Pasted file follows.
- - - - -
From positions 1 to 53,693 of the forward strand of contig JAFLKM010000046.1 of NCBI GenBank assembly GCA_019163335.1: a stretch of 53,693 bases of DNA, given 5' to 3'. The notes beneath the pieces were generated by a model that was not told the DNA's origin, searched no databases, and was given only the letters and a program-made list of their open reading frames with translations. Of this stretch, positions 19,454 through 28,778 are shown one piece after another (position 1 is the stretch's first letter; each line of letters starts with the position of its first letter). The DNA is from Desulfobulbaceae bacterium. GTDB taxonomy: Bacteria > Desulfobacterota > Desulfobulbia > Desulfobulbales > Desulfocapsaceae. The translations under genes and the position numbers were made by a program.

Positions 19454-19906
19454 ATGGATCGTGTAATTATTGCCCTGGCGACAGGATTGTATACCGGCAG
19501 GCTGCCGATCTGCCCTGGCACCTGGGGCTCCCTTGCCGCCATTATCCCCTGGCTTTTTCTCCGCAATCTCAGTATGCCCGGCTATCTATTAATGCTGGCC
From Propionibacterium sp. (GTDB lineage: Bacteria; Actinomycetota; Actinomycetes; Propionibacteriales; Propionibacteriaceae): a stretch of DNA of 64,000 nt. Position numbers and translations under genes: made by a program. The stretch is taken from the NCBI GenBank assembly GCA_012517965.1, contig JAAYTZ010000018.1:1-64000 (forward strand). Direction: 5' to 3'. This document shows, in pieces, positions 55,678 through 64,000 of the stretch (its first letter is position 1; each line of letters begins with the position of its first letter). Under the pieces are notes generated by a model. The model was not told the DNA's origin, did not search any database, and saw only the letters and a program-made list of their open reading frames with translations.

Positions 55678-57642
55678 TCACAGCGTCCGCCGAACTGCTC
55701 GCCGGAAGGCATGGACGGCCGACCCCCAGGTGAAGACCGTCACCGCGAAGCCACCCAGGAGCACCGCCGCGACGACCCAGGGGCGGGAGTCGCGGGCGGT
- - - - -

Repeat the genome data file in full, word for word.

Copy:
From positions 1 to 53,693 of the forward strand of contig JAFLKM010000046.1 of NCBI GenBank assembly GCA_019163335.1: a stretch of 53,693 bases of DNA, given 5' to 3'. The notes beneath the pieces were generated by a model that was not told the DNA's origin, searched no databases, and was given only the letters and a program-made list of their open reading frames with translations. Of this stretch, positions 19,454 through 28,778 are shown one piece after another (position 1 is the stretch's first letter; each line of letters starts with the position of its first letter). The DNA is from Desulfobulbaceae bacterium. GTDB taxonomy: Bacteria > Desulfobacterota > Desulfobulbia > Desulfobulbales > Desulfocapsaceae. The translations under genes and the position numbers were made by a program.

Positions 19454-19906
19454 ATGGATCGTGTAATTATTGCCCTGGCGACAGGATTGTATACCGGCAG
19501 GCTGCCGATCTGCCCTGGCACCTGGGGCTCCCTTGCCGCCATTATCCCCTGGCTTTTTCTCCGCAATCTCAGTATGCCCGGCTATCTATTAATGCTGGCC
From Propionibacterium sp. (GTDB lineage: Bacteria; Actinomycetota; Actinomycetes; Propionibacteriales; Propionibacteriaceae): a stretch of DNA of 64,000 nt. Position numbers and translations under genes: made by a program. The stretch is taken from the NCBI GenBank assembly GCA_012517965.1, contig JAAYTZ010000018.1:1-64000 (forward strand). Direction: 5' to 3'. This document shows, in pieces, positions 55,678 through 64,000 of the stretch (its first letter is position 1; each line of letters begins with the position of its first letter). Under the pieces are notes generated by a model. The model was not told the DNA's origin, did not search any database, and saw only the letters and a program-made list of their open reading frames with translations.

Positions 55678-57642
55678 TCACAGCGTCCGCCGAACTGCTC
55701 GCCGGAAGGCATGGACGGCCGACCCCCAGGTGAAGACCGTCACCGCGAAGCCACCCAGGAGCACCGCCGCGACGACCCAGGGGCGGGAGTCGCGGGCGGT